The language used in Lakas ng Pagkakaisa sa Peter Paul, Et. Al. v. Hon. Gustavo Victoriano, L-9290 (January 14, 1958) was:jgc:chanrobles.com.ph
"It appearing that in addition to the labor dispute involved herein there were other labor cases pending between the same parties before the Court of Industrial Relations which had been instituted prior to the filing of the present case, among them Case No. 548-ULP which involved an unfair labor practice, was declared that the court a quo has no jurisdiction to try the instant case for the same is already involved in those case which had been submitted to the industrial court for adjudication. This step is necessary in order to avoid multiplicity of actions. If the purpose of the action is to obtain some injunctive relief against certain acts of violence of the laborers, the same can be obtained from the industrial court which is given ample power to act thereon by the Magna Carta. Verily, the court a quo acted without jurisdiction in the case." (Italics ours.)
We even declared, that when "the acts against which the injunction in question was obtained constitute unfair labor practices," the application for injunction would be "exclusively cognizable by the Court of Industrial Relations and beyond the jurisdiction of the . . . Court of First Instance," even if no complaint for unfair labor practice had been filed, as yet, with the Court of Industrial Relations (Reyes, Et. Al. v. Tan, Et Al., 99 Phil., 880; 52 Off. Gaz., , 6187).
None of the parties herein has advanced any reason to justify a departure from this view, which, we feel, is demanded by the letter and spirit of Republic Act No. 875, specially sections 5 and 9 thereof. Neither have we overlooked the argument to the effect that a party might, with a view to depriving a Court of First Instance of its legitimate jurisdiction, file, with the Court of Industrial Relations, groundless charges of unfair labor practice against the other party. Suffice it to say that, when such charges are preferred, the same shall be investigated by the Court of Industrial Relations or by a member or agent thereof, who will refuse to file the corresponding complaint and will dismiss the charges, if the same are found to be untenable. As Mr. Justice Montemayor has lucidly put it:jgc:chanrobles.com.ph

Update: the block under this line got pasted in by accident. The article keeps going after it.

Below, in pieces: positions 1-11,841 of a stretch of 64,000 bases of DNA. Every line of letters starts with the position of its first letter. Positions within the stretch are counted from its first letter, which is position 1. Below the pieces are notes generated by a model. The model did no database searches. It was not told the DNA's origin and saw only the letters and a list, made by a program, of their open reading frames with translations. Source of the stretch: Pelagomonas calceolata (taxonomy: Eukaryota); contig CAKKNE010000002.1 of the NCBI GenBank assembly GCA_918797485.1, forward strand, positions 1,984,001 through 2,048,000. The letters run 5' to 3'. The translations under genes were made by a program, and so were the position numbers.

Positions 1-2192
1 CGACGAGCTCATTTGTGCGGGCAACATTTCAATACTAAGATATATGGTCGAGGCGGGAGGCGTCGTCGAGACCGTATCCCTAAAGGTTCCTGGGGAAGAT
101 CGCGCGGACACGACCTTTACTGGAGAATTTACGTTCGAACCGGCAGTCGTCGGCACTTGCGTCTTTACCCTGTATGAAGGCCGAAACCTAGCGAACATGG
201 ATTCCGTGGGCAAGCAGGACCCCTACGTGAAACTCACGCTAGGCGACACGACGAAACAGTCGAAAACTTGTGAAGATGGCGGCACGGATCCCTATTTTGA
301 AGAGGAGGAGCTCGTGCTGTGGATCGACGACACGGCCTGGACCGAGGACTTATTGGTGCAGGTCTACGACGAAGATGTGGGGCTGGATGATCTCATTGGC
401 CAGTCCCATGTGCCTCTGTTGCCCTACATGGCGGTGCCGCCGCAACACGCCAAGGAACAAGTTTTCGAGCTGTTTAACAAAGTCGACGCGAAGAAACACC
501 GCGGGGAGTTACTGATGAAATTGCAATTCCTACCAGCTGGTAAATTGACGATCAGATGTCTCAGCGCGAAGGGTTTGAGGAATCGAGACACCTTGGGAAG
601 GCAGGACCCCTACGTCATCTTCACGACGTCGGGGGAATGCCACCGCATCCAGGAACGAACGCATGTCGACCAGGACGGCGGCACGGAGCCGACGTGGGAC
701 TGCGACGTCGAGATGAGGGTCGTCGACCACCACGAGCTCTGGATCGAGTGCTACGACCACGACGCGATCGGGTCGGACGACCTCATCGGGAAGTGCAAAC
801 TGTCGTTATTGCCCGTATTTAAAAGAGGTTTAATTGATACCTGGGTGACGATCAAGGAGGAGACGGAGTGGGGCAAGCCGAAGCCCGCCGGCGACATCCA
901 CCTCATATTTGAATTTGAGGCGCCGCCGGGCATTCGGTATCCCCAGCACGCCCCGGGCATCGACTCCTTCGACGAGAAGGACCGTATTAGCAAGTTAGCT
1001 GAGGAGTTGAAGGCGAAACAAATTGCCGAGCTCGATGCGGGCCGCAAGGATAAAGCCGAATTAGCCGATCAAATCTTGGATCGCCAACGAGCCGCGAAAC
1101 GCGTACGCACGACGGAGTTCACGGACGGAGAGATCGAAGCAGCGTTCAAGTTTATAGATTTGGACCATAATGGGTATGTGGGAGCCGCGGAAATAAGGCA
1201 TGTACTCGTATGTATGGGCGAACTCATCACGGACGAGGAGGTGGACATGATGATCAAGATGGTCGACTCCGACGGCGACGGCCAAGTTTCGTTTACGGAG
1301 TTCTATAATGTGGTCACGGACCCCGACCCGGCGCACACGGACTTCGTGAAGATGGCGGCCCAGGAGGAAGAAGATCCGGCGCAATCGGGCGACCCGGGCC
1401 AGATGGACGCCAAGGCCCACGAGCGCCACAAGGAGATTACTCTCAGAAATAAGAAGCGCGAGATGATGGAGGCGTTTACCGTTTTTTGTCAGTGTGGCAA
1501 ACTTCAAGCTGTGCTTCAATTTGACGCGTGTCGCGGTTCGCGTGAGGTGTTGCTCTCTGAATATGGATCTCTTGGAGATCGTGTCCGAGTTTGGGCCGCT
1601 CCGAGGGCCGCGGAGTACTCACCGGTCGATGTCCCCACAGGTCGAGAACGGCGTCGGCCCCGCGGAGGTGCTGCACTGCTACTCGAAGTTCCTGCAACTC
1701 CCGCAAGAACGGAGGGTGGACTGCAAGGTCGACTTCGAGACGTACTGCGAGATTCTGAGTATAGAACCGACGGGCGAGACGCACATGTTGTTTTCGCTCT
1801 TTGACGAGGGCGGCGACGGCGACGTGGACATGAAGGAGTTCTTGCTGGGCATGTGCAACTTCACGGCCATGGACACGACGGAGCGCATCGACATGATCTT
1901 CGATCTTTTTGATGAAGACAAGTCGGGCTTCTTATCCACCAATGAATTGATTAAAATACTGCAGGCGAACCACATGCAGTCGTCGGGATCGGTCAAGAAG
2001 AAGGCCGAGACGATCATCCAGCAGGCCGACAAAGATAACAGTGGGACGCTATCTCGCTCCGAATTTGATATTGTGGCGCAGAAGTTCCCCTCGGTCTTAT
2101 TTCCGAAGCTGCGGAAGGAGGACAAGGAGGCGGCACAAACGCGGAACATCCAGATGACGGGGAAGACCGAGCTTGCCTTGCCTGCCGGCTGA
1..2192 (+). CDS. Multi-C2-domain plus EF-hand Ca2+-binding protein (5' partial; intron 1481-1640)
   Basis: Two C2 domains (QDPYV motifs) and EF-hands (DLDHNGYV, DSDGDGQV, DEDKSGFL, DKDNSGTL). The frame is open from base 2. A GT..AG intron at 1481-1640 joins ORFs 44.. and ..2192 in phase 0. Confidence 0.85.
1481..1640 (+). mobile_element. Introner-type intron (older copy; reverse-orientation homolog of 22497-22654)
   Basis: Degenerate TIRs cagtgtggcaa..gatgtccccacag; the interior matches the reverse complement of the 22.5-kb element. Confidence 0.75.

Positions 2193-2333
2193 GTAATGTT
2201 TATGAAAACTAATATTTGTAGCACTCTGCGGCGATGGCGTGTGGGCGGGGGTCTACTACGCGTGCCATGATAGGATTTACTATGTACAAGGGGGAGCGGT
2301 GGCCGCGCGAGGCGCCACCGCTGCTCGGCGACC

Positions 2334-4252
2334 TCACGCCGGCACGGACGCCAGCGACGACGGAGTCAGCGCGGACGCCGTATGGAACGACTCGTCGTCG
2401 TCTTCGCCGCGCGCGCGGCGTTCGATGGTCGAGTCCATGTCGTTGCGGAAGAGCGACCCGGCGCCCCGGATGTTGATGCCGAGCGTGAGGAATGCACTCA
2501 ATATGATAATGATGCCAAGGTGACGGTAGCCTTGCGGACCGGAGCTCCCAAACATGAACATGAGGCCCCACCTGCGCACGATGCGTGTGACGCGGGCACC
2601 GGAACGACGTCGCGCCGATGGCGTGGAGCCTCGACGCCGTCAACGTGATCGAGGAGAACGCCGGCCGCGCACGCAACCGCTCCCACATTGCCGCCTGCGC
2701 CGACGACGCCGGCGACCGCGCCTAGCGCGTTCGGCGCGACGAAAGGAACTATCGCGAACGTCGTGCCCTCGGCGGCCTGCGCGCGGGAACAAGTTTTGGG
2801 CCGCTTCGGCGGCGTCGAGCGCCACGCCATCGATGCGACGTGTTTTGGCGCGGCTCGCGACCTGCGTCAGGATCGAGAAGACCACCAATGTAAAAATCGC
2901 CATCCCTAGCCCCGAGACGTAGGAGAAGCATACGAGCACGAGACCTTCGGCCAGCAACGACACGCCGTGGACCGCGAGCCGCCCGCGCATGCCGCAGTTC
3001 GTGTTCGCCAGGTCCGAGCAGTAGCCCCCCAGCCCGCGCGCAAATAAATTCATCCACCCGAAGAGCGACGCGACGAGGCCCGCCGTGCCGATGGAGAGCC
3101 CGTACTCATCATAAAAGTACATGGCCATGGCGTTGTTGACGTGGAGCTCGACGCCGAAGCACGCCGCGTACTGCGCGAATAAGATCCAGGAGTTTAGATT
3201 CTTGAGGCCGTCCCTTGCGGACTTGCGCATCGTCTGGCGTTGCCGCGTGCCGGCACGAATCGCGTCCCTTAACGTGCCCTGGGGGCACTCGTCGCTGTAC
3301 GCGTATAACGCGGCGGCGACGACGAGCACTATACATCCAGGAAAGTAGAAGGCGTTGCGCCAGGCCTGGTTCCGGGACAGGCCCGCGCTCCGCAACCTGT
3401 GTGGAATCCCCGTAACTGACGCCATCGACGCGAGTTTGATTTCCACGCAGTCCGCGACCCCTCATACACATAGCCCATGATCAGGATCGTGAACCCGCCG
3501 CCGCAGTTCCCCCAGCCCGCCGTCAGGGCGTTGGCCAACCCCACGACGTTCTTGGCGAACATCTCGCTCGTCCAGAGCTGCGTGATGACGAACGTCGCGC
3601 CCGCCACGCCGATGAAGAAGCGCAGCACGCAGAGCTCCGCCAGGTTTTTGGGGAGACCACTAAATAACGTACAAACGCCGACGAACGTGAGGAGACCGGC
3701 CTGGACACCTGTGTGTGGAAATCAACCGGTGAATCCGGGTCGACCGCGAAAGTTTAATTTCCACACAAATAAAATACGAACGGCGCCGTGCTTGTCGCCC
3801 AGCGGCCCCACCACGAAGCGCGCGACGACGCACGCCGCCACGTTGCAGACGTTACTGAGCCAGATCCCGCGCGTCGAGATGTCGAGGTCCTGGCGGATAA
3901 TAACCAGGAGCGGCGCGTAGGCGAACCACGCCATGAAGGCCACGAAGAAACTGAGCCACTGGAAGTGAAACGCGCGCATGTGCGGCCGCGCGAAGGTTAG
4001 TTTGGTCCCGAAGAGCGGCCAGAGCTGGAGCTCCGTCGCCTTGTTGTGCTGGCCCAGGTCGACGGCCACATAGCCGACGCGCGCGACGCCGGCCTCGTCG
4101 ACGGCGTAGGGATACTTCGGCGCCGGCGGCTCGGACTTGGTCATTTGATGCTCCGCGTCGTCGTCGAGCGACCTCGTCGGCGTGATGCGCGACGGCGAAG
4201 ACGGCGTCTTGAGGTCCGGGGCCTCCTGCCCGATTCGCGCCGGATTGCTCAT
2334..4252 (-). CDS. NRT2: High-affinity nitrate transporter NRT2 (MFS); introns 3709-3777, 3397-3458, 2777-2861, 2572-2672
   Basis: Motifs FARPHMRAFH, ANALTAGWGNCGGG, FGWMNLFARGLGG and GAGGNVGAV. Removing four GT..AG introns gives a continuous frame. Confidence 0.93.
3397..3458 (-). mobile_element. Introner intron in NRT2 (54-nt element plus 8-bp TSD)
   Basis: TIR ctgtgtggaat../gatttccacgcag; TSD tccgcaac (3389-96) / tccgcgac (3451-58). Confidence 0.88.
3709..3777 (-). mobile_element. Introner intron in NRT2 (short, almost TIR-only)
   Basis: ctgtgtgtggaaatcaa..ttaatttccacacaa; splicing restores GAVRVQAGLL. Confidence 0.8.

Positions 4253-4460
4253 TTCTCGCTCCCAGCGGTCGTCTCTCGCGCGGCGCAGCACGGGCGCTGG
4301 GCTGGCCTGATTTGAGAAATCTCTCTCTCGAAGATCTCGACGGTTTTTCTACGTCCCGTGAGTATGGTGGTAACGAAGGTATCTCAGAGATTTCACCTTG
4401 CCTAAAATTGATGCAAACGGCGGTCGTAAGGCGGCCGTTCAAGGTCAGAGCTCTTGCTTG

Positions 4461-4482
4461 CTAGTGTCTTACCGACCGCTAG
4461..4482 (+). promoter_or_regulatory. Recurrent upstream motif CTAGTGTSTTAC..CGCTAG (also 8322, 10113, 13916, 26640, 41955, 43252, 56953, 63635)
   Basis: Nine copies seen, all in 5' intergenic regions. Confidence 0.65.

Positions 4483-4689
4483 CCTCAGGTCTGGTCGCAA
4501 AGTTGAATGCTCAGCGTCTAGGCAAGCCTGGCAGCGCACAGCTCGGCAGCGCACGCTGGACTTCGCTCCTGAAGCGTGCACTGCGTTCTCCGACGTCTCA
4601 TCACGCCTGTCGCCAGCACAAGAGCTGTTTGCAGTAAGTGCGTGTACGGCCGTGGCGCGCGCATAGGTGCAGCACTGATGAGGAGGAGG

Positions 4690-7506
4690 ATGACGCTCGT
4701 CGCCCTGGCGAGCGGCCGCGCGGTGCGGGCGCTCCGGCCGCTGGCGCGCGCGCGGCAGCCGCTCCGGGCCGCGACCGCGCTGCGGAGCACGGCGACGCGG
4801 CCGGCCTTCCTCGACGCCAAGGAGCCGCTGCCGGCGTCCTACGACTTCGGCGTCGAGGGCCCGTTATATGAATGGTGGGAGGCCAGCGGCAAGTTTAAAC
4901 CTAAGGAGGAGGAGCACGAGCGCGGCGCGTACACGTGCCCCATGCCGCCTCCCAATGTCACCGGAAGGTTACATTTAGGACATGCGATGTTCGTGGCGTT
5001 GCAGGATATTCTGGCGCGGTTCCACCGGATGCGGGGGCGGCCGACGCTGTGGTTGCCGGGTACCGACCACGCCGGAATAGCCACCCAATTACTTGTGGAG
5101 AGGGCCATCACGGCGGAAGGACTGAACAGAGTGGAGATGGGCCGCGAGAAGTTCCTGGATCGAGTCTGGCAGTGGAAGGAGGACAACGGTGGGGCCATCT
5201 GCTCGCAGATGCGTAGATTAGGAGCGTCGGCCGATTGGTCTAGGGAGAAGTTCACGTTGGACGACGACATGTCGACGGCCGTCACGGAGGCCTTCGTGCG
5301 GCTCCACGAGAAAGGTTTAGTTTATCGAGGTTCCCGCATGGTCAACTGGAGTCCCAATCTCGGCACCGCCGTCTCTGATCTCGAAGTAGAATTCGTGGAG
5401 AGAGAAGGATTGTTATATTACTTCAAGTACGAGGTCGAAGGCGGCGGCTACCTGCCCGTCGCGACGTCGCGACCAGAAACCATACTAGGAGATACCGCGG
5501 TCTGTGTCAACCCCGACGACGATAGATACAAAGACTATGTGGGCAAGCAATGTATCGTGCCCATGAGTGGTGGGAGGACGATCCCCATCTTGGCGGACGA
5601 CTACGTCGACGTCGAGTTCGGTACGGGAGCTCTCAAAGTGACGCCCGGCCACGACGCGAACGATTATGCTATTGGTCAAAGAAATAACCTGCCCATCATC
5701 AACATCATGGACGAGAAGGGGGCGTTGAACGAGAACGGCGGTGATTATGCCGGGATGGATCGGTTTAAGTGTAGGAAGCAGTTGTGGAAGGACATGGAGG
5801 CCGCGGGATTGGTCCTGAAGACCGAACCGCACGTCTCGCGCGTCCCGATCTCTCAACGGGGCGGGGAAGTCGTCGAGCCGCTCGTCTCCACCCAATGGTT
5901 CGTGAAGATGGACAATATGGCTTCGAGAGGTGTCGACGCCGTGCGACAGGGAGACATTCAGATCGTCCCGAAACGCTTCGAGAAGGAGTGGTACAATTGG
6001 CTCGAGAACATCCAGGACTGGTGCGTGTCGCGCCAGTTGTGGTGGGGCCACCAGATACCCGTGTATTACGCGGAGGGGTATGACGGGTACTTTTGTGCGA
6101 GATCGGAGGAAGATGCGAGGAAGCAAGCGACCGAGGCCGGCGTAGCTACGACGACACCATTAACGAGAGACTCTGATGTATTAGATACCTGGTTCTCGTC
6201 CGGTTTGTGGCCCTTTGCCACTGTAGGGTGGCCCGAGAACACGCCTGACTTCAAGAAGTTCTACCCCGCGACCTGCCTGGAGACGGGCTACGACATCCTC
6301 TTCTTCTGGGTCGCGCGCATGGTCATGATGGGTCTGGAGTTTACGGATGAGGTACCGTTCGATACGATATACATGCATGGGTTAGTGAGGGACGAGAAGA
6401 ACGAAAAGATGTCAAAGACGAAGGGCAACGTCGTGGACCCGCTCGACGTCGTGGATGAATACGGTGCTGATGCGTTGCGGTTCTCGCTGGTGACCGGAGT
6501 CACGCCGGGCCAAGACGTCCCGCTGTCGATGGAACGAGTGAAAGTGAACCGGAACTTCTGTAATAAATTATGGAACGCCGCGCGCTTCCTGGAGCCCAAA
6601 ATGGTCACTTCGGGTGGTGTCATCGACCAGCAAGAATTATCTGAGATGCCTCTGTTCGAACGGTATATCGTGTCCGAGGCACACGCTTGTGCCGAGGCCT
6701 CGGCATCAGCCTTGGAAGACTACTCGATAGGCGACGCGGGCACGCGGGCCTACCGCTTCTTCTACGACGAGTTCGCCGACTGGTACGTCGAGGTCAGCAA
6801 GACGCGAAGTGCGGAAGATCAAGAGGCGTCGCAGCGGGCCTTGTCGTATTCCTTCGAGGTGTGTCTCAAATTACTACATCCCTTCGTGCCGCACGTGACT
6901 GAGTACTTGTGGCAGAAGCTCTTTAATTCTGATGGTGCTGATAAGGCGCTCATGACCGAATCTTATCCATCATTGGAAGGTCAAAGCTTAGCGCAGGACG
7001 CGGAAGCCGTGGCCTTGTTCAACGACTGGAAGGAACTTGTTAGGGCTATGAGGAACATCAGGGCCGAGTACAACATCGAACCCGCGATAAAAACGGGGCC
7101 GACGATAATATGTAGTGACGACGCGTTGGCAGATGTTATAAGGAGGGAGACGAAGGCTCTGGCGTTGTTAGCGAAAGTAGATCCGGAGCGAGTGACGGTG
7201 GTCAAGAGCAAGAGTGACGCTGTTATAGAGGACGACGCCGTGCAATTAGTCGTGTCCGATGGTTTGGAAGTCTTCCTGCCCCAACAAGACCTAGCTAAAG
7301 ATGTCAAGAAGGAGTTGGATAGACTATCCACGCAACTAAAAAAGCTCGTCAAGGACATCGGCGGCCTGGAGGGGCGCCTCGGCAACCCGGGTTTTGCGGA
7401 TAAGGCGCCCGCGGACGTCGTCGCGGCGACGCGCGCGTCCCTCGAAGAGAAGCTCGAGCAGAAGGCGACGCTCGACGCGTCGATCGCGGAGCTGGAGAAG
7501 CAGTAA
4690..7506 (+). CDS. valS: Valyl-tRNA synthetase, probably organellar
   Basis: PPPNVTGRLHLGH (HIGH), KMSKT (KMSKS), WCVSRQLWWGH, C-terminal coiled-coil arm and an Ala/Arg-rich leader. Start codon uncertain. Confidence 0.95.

"From the above quoted legal provision, it is, to us, clear that the Court (CIR) must first investigate the charges filed and that said investigation may be conducted either by the Court itself or a member thereof or any agent, like the acting prosecutor or a commissioner. Such investigation, is mandatory, because the law uses the word ‘must’. Now, whether or not a regular complaint is to be filed by him depends upon the result of said investigation. It is when a regular complaint based on the said investigation is filed that the CIR intervenes by requiring respondent to answer the complaint and then both parties are heard to receive the evidence to be adduced by them. The investigation is really necessary not only for the protection of the respondent but also for the benefit of the CIR itself so that the respondent may not be required to defend itself against frivolous and unfounded charges, and the valuable time of the CIR dissipated and unnecessarily spent in hearing charges without any basis." (National Union of Printing Workers v. The Asia Printing and/or Lu Ming, Et Al., 52 Off. Gaz. , 5858; 99 Phil., 589.)
In the case at bar, a prosecutor of the Court of Industrial Relations found that the charges against the employers were true and filed a formal complaint against said employers. What is more, the record before us indicates that said finding was not groundless, arbitrary or capricious, for on August 15, 1957, respondents agreed to the return of all members of petitioner union and not to "abet the formation of a company union."cralaw virtua1aw library
Wherefore, the order complained of is hereby annulled and set aside, and the writ of preliminary injunction issued by this Court made permanent, with costs against respondents herein, excluding respondent Judge. It is so ordered.
, Bengzon, Bautista Angelo, Labrador, Reyes J. B. L., Endencia and Felix, JJ.
Reyes, A., J.
, concurs in the result.
, dissenting:chanrob1es virtual 1aw library
For the reasons stated in my concurring and dissenting opinion in the case of Philippine Association of Free Labor Union, Et. Al. v. Hon. Bienvenido Tan, Et Al., 99 Phil., 854; 52 Off. Gaz.,  5836, I dissent, and reiterate my views therein expressed that the ordinary courts of the Philippines, including the Courts of First Instance, are authorized to issue writs of injunction to restrain the commission of violence, intimidation, coercion, malicious mischief, etc. even in cases involving labor disputes and unfair labor practices, as long as the conditions imposed by Section 9 of the Industrial Peace Act, are complied with in the issuance of the writ.